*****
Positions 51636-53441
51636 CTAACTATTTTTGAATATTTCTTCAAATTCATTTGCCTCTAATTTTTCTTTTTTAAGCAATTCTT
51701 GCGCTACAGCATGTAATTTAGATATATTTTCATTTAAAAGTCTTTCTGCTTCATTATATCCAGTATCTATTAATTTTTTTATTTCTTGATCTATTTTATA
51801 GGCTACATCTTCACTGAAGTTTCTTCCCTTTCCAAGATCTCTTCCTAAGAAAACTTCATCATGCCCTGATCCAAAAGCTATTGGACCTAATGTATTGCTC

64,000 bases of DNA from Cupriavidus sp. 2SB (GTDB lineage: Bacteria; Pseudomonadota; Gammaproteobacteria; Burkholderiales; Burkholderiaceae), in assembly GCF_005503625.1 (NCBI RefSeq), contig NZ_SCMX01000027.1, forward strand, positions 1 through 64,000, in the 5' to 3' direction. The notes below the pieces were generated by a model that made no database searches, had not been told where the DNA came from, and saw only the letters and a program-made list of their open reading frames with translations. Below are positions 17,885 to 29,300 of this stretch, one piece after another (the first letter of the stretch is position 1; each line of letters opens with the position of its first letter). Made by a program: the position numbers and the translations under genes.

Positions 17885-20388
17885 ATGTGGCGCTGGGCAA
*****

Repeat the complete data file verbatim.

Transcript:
Positions 51636-53441
51636 CTAACTATTTTTGAATATTTCTTCAAATTCATTTGCCTCTAATTTTTCTTTTTTAAGCAATTCTT
51701 GCGCTACAGCATGTAATTTAGATATATTTTCATTTAAAAGTCTTTCTGCTTCATTATATCCAGTATCTATTAATTTTTTTATTTCTTGATCTATTTTATA
51801 GGCTACATCTTCACTGAAGTTTCTTCCCTTTCCAAGATCTCTTCCTAAGAAAACTTCATCATGCCCTGATCCAAAAGCTATTGGACCTAATGTATTGCTC

64,000 bases of DNA from Cupriavidus sp. 2SB (GTDB lineage: Bacteria; Pseudomonadota; Gammaproteobacteria; Burkholderiales; Burkholderiaceae), in assembly GCF_005503625.1 (NCBI RefSeq), contig NZ_SCMX01000027.1, forward strand, positions 1 through 64,000, in the 5' to 3' direction. The notes below the pieces were generated by a model that made no database searches, had not been told where the DNA came from, and saw only the letters and a program-made list of their open reading frames with translations. Below are positions 17,885 to 29,300 of this stretch, one piece after another (the first letter of the stretch is position 1; each line of letters opens with the position of its first letter). Made by a program: the position numbers and the translations under genes.

Positions 17885-20388
17885 ATGTGGCGCTGGGCAA